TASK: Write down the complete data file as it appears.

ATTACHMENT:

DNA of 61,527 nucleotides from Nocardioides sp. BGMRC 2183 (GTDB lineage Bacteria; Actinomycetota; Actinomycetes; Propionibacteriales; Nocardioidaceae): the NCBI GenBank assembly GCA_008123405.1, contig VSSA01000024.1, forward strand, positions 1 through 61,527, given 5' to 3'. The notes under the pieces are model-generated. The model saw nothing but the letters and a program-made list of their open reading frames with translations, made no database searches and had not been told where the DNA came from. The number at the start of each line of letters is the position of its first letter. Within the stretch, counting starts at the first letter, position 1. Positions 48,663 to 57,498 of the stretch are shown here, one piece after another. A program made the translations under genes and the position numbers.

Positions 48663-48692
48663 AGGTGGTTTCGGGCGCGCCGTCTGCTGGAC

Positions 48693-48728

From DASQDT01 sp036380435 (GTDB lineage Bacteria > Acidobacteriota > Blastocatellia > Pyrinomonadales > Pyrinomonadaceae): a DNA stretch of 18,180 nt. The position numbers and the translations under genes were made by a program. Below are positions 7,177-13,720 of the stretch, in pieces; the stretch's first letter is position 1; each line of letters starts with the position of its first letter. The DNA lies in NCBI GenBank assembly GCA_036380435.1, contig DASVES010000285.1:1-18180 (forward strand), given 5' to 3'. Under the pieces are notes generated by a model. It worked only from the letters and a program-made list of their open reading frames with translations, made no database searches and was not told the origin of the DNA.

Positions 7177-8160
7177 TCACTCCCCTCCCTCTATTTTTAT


DNA of 61,527 nucleotides from Nocardioides sp. BGMRC 2183 (GTDB lineage Bacteria; Actinomycetota; Actinomycetes; Propionibacteriales; Nocardioidaceae): the NCBI GenBank assembly GCA_008123405.1, contig VSSA01000024.1, forward strand, positions 1 through 61,527, given 5' to 3'. The notes under the pieces are model-generated. The model saw nothing but the letters and a program-made list of their open reading frames with translations, made no database searches and had not been told where the DNA came from. The number at the start of each line of letters is the position of its first letter. Within the stretch, counting starts at the first letter, position 1. Positions 48,663 to 57,498 of the stretch are shown here, one piece after another. A program made the translations under genes and the position numbers.

Positions 48663-48692
48663 AGGTGGTTTCGGGCGCGCCGTCTGCTGGAC

Positions 48693-48728

From DASQDT01 sp036380435 (GTDB lineage Bacteria > Acidobacteriota > Blastocatellia > Pyrinomonadales > Pyrinomonadaceae): a DNA stretch of 18,180 nt. The position numbers and the translations under genes were made by a program. Below are positions 7,177-13,720 of the stretch, in pieces; the stretch's first letter is position 1; each line of letters starts with the position of its first letter. The DNA lies in NCBI GenBank assembly GCA_036380435.1, contig DASVES010000285.1:1-18180 (forward strand), given 5' to 3'. Under the pieces are notes generated by a model. It worked only from the letters and a program-made list of their open reading frames with translations, made no database searches and was not told the origin of the DNA.

Positions 7177-8160
7177 TCACTCCCCTCCCTCTATTTTTAT